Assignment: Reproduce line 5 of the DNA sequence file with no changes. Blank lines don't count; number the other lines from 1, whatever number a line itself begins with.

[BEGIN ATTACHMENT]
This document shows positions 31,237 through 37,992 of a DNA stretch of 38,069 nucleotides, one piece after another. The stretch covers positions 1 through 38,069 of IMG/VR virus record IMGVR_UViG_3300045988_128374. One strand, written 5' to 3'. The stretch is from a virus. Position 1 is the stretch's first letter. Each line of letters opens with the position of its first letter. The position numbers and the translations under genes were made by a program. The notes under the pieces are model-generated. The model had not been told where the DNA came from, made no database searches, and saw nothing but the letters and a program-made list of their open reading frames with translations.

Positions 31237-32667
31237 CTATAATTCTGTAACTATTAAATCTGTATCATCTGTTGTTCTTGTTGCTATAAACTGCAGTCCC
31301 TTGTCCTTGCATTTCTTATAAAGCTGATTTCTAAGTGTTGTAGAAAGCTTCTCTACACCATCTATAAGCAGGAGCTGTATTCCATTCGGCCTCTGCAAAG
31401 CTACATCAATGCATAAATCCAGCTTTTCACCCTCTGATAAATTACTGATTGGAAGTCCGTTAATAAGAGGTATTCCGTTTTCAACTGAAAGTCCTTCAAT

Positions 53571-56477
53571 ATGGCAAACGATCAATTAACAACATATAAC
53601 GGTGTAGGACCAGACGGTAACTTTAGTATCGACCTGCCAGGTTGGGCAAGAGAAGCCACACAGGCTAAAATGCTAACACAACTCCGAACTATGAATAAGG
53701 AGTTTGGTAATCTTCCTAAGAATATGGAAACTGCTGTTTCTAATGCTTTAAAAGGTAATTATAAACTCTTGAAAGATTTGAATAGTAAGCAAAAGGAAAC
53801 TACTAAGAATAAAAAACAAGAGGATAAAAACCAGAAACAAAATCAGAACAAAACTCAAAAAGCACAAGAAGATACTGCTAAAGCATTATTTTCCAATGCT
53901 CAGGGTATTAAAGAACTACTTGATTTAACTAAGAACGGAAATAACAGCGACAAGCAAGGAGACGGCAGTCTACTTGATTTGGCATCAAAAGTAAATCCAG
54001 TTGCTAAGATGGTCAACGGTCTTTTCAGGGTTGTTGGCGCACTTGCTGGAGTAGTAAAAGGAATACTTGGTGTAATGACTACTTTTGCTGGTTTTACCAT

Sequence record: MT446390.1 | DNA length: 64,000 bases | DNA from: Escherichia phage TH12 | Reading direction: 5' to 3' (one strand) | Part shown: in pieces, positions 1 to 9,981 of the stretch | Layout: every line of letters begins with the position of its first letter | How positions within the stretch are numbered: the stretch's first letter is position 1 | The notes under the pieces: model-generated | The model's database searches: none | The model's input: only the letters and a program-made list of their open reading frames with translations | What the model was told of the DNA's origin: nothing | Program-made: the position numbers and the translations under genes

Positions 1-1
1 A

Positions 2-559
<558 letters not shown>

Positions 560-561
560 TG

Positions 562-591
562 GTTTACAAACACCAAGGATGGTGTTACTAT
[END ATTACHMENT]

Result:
31401 CTACATCAATGCATAAATCCAGCTTTTCACCCTCTGATAAATTACTGATTGGAAGTCCGTTAATAAGAGGTATTCCGTTTTCAACTGAAAGTCCTTCAAT